Greenwich Village’s Sheridan Square is not named for Richard Brinsley Sheridan, who wrote The Rivals. The statue of General Philip Sheridan, for whom the square is named, is around the corner in Christopher Park. And the only nearby battle was the Stonewall Riot at 53 Christopher Street in June 1969. Sheridan’s statue, erected in 1936, [...]
Abner Doubleday,” baseball historian Harold Peterson wrote, “didn’t invent baseball. Baseball invented Abner Doubleday.” Even Ezra Warner’s Generals In Blue, the biographical dictionary of Union generals, says Doubleday is more famous “for the canard that he originated the game of baseball than his military career.”
Most Union generals were forgotten in
In 1802, Uriah Phillips Levy ran away to sea at the age of ten. He returned two years later, as he had promised his mother, to prepare for his bar mitzvah. Then he was apprenticed to a Philadelphia ship owner. To Levy, it was life and death. A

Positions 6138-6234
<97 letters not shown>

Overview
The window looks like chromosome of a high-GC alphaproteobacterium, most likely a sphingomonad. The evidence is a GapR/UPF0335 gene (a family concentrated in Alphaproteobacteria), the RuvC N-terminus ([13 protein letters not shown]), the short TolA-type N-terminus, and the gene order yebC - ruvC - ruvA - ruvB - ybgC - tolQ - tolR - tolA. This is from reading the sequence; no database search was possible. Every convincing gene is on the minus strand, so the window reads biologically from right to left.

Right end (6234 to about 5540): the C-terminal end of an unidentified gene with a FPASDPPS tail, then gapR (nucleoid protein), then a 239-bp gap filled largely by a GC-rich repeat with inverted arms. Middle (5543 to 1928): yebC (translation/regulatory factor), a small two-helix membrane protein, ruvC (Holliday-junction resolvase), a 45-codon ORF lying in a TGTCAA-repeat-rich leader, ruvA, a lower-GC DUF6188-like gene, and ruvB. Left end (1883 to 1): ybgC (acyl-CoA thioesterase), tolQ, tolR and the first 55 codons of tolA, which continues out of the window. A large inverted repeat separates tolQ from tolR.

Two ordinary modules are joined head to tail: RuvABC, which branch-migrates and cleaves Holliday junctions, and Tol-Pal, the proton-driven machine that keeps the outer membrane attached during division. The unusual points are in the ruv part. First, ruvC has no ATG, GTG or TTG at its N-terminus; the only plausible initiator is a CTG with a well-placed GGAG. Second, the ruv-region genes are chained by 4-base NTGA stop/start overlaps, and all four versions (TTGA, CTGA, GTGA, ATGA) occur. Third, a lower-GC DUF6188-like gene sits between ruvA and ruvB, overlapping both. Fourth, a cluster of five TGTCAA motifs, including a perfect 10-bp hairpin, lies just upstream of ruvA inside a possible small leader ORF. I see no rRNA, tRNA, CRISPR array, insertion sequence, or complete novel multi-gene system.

Broadway and Fifth Avenue meet between 23rd and 25th Streets, across from Madison Square Park. North of the intersection stands a marble obelisk. On bands around the shaft are names of battles and wars: Monterey, Chapultepec, Chippewa, Molina del Rey, Churubusco, Contreras. On its southern face is a bronze relief
On August 19, 1815, the Commerce, an American brig of 200 tons, Captain Misservey commanding, raced through the Narrows under full sail after outrunning two British frigates in the lower Bay. Someone—Misservey never said who—had paid him 18,000 francs in gold to depart immediately from Bordeaux for New York, and
In December 1951, a ninety-year-old man was evicted from 157 East 34th Street. The building’s former live-in janitor and furnace tender, his old age and ill-health had precluded satisfactory performance and the landlord had fired him. Out on the sidewalk, his books and papers, neatly tied and wrapped in brown paper, were piled six feet high, eleven feet across, and forty feet long.
Major Honoré Joseph Jaxon told reporters that